Asked and Answered . . .

Lateral Career Moves and Legal Hiring

By Jonathan Chudler

For local firms considering lateral hiring or lawyers thinking about making a lateral career move, understanding a few key factors to ensure a successful transition is crucial. Jonathan Chudler is the Southfield recruiting manager at Robert Half Legal,  a prominent provider of experienced project and full-time professionals for law firms and corporate legal departments. In this role, he oversees the permanent placement side of Robert Half Legal in the Detroit area.

DLN: What is a lateral career move in the legal field? What are the most common factors that drive lawyers to consider making lateral career moves?

Chudler:
A lateral career move is essentially a horizontal transition into a role with a similar title and responsibilities, either within your current firm or company or to a new firm. While there are a handful of reasons for making this kind of jump, research by Robert Half Legal revealed that the most common factors cited by lawyers were earnings potential (36%) followed by work-life balance (29%).

Excellent compensation remains the highest priority for many legal professionals, so we recommend that employers benchmark and adjust salaries regularly. That said, nearly a third of lawyers would be willing to make a lateral move to gain more flexibility, and more companies in the Detroit area are emphasizing programs that help their staff better manage professional priorities and personal commitments. Work-life balance offerings have become more popular over the last few years as an effective retention tool in today’s tight hiring market where a majority of lawyers say finding skilled legal professionals is somewhat or very challenging. In fact, nearly six in 10 (58%) lawyers surveyed by our organization said flexible scheduling was the top policy offered by their firm to help them strengthen work-life balance.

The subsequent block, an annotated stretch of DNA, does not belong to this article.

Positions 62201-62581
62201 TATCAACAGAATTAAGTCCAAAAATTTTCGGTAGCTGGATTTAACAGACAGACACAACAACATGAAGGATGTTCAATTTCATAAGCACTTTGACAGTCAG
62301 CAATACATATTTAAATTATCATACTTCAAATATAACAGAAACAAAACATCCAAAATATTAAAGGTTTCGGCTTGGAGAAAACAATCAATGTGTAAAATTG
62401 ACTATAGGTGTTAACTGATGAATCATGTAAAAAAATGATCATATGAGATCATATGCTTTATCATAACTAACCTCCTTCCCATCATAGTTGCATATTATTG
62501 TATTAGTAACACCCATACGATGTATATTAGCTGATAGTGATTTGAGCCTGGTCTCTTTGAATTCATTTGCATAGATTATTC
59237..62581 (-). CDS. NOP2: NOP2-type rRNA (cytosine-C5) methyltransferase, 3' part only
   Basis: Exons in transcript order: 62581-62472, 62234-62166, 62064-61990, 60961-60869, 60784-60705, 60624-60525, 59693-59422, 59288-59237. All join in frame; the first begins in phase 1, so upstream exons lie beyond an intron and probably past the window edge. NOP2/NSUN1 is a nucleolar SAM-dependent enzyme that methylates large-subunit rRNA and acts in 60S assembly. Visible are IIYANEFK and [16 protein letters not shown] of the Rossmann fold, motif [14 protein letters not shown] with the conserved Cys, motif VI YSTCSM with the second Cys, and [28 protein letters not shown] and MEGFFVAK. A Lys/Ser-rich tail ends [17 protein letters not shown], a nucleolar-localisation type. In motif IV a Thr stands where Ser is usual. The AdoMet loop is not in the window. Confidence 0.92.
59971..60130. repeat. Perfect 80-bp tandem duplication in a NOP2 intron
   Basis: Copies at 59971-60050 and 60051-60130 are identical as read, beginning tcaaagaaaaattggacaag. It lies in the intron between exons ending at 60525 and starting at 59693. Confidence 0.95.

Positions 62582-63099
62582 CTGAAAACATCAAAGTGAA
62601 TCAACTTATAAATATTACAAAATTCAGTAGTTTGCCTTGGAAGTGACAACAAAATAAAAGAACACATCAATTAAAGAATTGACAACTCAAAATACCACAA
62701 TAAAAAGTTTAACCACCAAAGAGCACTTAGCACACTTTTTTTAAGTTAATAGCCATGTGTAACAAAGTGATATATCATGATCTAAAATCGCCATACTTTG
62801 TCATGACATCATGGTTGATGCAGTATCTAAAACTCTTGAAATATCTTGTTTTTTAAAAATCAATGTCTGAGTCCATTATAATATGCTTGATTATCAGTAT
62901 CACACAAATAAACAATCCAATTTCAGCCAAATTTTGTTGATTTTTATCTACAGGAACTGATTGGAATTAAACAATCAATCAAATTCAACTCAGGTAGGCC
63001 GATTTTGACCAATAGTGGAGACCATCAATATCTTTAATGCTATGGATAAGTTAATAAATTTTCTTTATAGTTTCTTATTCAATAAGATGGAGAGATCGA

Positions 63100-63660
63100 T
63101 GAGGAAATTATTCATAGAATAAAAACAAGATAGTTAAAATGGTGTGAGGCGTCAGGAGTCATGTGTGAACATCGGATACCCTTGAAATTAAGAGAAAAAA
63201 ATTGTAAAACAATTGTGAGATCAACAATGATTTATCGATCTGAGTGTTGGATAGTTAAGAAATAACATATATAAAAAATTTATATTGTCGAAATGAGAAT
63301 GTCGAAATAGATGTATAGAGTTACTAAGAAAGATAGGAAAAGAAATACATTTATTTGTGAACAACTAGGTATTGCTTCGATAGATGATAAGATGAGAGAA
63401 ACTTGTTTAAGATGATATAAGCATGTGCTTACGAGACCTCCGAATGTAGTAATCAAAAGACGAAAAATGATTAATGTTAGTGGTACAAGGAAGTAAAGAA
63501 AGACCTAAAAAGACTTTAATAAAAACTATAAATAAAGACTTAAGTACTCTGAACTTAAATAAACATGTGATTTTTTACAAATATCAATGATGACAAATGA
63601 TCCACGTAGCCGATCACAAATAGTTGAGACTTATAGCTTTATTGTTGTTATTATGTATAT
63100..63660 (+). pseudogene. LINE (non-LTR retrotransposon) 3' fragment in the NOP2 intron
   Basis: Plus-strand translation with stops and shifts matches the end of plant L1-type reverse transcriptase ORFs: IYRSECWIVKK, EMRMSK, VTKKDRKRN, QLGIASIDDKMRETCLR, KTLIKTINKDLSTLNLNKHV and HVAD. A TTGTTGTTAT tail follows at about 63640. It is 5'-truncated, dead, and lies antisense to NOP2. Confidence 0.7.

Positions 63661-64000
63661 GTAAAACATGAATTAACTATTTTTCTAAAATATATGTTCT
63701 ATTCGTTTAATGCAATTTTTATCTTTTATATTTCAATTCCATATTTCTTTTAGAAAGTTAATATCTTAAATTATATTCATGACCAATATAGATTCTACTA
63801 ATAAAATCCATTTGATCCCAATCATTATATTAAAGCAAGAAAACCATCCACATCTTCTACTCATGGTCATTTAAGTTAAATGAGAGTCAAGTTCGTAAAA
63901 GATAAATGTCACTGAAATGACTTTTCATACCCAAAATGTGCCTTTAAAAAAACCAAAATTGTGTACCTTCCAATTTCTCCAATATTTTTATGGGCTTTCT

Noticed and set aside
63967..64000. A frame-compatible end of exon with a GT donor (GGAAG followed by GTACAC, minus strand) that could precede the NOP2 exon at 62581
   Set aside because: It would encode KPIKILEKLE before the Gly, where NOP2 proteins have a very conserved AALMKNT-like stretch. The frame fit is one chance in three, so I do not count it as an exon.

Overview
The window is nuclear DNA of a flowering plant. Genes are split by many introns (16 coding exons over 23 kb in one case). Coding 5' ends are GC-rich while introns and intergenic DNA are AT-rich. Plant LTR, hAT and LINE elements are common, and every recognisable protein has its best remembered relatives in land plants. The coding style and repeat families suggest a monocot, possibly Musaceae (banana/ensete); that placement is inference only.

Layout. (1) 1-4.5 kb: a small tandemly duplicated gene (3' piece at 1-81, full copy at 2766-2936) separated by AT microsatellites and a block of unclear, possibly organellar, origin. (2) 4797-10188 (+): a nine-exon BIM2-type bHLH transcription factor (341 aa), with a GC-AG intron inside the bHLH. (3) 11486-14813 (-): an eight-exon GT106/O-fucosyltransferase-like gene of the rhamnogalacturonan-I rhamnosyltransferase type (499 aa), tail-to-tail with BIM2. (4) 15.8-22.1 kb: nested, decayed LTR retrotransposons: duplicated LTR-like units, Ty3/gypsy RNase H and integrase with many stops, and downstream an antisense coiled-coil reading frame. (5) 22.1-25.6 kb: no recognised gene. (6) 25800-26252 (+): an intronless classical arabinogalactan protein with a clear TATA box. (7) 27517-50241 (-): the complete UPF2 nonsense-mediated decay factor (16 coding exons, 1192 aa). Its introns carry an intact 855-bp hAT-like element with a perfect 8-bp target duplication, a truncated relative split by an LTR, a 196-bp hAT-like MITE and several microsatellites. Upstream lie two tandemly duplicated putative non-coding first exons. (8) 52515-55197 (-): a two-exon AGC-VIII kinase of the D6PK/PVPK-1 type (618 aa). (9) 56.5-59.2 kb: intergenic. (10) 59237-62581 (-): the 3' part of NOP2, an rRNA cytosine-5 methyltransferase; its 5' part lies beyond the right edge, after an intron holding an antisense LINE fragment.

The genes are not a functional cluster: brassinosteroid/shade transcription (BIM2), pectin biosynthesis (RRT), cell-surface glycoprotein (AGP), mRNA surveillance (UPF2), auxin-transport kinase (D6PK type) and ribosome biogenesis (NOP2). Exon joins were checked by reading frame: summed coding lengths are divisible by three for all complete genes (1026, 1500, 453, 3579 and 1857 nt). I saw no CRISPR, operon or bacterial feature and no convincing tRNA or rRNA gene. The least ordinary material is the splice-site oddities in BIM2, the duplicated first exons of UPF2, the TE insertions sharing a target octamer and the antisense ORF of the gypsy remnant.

DLN: Why are law firms increasing their lateral hiring efforts? Why is lateral hiring an effective strategy to increase law firm revenue?

Chudler:
Lateral hiring is an effective way for law firms to increase business or quickly expand into targeted geographic or practice areas. It’s a trend that is expected to grow in the months ahead as firms continue to seek ways to generate new sources of income. Strategic recruitment of lateral hires can result in adding experienced lawyers who can begin offering value to a firm as soon as they join.

Additionally, a lateral hire’s book of business often follows them to the new firm, quickly adding to the organization’s revenue stream. Targeting and recruiting lateral professionals is an effective way to expand the pool of candidates who have the unique skills and experience to benefit a firm immediately.

DLN: If firms are investing in hiring lateral associates, what are some key considerations when recruiting laterally and onboarding successfully? What can a new lawyer do to help speed up their integration at a firm?

Chudler:
Targeted recruiting and vetting efforts can significantly increase the likelihood that a lateral hire will fit into a firm’s culture and become a contributing and productive member of the legal team. Ensure you are prepared to offer a competitive salary and compensation package to lateral candidates. Ask critical and probing questions when interviewing lateral candidates to help determine if they will work well within your workplace and if they will contribute to the firm’s culture and growth. A few key questions to ask: